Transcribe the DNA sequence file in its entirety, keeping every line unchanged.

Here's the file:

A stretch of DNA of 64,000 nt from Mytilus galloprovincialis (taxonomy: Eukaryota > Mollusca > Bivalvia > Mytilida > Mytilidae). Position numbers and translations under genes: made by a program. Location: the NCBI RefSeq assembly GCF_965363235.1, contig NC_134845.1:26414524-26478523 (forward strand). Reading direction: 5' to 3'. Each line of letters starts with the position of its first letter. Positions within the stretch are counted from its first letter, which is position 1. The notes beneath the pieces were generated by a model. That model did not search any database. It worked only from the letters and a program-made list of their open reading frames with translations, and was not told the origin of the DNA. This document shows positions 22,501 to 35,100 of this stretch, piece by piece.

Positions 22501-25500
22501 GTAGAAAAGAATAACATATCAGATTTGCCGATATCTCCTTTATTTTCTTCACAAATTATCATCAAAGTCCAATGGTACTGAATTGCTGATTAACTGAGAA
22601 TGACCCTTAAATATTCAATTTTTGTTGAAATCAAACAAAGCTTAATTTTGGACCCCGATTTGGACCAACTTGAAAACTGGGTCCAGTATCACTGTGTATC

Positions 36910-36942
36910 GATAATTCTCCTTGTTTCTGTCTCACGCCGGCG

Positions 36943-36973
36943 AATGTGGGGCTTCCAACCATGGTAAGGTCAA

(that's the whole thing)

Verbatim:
A stretch of DNA of 64,000 nt from Mytilus galloprovincialis (taxonomy: Eukaryota > Mollusca > Bivalvia > Mytilida > Mytilidae). Position numbers and translations under genes: made by a program. Location: the NCBI RefSeq assembly GCF_965363235.1, contig NC_134845.1:26414524-26478523 (forward strand). Reading direction: 5' to 3'. Each line of letters starts with the position of its first letter. Positions within the stretch are counted from its first letter, which is position 1. The notes beneath the pieces were generated by a model. That model did not search any database. It worked only from the letters and a program-made list of their open reading frames with translations, and was not told the origin of the DNA. This document shows positions 22,501 to 35,100 of this stretch, piece by piece.

Positions 22501-25500
22501 GTAGAAAAGAATAACATATCAGATTTGCCGATATCTCCTTTATTTTCTTCACAAATTATCATCAAAGTCCAATGGTACTGAATTGCTGATTAACTGAGAA
22601 TGACCCTTAAATATTCAATTTTTGTTGAAATCAAACAAAGCTTAATTTTGGACCCCGATTTGGACCAACTTGAAAACTGGGTCCAGTATCACTGTGTATC

Positions 36910-36942
36910 GATAATTCTCCTTGTTTCTGTCTCACGCCGGCG

Positions 36943-36973
36943 AATGTGGGGCTTCCAACCATGGTAAGGTCAA